The hectic video shooting schedule is tough. It was far tougher this season with Hurricane Sandy in full swing in New York while we were doing it. I was coordinating a complete disaster at five business locations in the city, plus worrying about my kids and parents, while simultaneously shooting. Challenging to say the least. I would never want to experience that again, but in the end it all worked out.
What airline(s) did you fly and how was it?
Delta into Malpensa. Malpensa is the best airport in Italy by far. Quick and painless. Delta is terrible, but I have a lot of miles, so I was able to fly business, which is nice. Food was inedible but I brought sandwiches, fruit and cheese, and drank about seven glasses of The Glenlivet 12 Years to knock me out.
Where'd you stay?
I stayed in four different hotels in Italy. The Terme in Merano has its own hotel that is run by the city and it's pretty fantastic. There is an underground tunnel, which takes you directly to the hot baths, steam rooms, saunas and outdoor hot tub/sulfur pools. The outdoor area is pretty spectacular. You are surrounded by vineyard foliage and snowcapped peaks while you take a nice soak as the sun is either setting or rising. You can't believe your good fortune. Rooms are immaculate (this used to be Austria after all) and have super soft sheets, nice hard mattresses and all handmade wood interiors. Excellent facilities and each room has its own balcony overlooking Merano, one of the most spectacular mountain towns in the world.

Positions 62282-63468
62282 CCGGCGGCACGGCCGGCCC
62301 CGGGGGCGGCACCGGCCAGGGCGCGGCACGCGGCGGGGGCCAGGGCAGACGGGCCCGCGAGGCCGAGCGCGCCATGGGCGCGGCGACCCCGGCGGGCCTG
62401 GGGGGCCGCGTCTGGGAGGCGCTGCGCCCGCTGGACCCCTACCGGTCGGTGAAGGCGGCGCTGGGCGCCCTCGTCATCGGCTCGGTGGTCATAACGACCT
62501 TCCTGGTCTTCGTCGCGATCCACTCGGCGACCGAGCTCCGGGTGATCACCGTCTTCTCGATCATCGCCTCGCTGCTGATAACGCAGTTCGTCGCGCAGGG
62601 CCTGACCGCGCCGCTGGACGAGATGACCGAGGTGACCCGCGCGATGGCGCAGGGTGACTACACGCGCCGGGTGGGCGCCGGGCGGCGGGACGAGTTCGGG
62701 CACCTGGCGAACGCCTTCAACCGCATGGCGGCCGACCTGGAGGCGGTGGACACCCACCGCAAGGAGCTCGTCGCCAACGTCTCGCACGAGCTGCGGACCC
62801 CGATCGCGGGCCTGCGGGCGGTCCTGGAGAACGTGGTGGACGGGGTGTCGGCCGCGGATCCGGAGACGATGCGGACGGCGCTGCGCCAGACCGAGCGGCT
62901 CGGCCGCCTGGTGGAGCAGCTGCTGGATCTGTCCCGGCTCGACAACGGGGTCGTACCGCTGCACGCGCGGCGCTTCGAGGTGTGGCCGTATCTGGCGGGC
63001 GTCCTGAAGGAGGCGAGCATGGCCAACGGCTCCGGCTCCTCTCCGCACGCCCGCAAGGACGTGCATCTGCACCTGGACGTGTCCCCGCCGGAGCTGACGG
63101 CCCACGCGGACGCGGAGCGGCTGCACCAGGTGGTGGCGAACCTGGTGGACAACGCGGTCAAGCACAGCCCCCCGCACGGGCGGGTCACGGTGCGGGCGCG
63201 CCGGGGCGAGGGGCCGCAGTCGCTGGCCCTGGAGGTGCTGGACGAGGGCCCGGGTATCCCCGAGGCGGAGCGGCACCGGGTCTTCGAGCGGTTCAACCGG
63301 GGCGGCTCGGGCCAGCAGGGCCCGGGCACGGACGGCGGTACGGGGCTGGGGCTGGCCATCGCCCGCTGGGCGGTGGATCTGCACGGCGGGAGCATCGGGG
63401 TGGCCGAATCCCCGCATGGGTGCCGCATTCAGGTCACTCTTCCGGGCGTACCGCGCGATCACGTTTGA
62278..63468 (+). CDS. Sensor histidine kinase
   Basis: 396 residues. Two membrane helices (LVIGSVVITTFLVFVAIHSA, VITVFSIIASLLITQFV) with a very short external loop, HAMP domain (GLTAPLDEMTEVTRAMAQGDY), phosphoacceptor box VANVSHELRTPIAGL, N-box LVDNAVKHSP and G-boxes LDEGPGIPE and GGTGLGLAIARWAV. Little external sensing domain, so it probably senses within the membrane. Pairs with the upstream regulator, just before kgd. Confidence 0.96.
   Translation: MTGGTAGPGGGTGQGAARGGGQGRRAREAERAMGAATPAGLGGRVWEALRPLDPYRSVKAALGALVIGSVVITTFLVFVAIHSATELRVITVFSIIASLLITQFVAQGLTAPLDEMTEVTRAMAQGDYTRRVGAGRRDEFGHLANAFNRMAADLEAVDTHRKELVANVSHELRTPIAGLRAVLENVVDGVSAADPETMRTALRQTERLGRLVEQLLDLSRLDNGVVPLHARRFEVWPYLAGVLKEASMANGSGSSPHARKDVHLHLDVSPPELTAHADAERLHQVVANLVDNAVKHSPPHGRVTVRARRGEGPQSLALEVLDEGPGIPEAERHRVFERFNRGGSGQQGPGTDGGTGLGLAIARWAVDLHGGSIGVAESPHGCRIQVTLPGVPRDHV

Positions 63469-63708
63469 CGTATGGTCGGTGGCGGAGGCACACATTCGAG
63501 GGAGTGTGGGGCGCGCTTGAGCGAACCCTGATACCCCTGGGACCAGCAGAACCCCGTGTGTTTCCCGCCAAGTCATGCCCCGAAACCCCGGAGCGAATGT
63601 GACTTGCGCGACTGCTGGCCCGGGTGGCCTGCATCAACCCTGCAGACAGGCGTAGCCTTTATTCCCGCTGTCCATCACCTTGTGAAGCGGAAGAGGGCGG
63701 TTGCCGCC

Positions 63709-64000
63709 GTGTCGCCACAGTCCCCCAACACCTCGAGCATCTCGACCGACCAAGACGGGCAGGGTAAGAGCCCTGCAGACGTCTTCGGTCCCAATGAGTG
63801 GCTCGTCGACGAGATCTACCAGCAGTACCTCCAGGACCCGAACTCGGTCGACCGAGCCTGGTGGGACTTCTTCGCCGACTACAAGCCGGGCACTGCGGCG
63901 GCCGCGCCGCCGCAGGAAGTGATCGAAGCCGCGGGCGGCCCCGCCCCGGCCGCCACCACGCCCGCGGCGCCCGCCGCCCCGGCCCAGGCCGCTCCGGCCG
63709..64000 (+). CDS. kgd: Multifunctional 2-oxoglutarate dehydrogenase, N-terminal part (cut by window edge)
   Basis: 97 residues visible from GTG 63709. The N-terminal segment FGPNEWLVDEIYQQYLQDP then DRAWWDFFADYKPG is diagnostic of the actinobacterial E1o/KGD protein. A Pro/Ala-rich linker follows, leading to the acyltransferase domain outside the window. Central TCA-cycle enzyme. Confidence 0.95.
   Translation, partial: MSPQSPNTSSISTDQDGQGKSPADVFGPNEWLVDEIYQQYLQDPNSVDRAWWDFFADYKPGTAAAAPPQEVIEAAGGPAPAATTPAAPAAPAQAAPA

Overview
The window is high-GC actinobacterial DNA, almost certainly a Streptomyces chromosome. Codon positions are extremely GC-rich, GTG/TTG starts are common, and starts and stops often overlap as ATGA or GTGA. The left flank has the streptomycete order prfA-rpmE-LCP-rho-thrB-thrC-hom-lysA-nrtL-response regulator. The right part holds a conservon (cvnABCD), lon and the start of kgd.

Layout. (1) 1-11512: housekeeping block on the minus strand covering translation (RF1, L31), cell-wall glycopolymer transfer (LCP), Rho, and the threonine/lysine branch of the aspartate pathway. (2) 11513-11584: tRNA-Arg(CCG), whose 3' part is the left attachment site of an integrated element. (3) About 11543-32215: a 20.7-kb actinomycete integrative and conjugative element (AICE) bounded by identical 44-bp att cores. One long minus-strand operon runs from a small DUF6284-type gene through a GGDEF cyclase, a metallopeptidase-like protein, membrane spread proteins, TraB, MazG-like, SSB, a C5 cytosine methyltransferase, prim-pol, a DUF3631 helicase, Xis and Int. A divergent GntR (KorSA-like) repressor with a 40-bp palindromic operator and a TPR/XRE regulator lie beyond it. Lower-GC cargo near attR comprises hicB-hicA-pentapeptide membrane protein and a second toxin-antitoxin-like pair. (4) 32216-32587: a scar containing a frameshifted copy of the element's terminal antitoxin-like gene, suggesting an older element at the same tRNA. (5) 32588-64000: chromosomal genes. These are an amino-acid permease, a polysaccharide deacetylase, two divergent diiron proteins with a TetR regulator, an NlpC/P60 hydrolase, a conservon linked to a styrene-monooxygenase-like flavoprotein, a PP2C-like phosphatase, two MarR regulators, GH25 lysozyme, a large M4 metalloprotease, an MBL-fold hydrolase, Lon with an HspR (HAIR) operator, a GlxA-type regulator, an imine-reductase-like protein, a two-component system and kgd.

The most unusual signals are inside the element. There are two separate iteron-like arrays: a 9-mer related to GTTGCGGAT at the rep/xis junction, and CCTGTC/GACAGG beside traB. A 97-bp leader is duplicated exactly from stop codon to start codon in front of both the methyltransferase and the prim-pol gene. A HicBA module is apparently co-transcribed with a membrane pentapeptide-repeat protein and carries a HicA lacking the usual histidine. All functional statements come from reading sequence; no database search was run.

What was your best meal on the trip?
It's really hard to pick this year. We had so, so many and every restaurant was really spot on. The truffles, although scarce this year, are really tasting better than I can ever remember. If I had to pick one it would probably be Da Guido in Pollenzo. It is located on the campus of the School of Gastronomic Sciences and the headquarters of the Slowfood movement. They walk a very fine line between tradition and territory and modern preparations. They never veer too far away from the classic to offend me while delivering some of the best execution anywhere in Italy. Other restaurants of note were Zur Rose in San Michele Appiano, Trattoria Della Posta (either of which could also have been my best meal) and a new place that we tried (at the behest of a very good friend Matteis who works for Manicor Winery) called Miil near Merano.
What did you bring back? Let us guess...
1.5 kilos of the finest white truffles the Langhe has to offer. Soaked with the soil and richness of their forest floor. Astoundingly strong, they reek of Piemonte terroir and I am serving them as we speak at Frank, Supper and Sauce over risotto, tajarin and eggs. They are not to be missed and I do them at my cost, which is just unheard of. Truffles embody everything I love about Italy and for one whole week every year I basically give them away as a tribute and treat.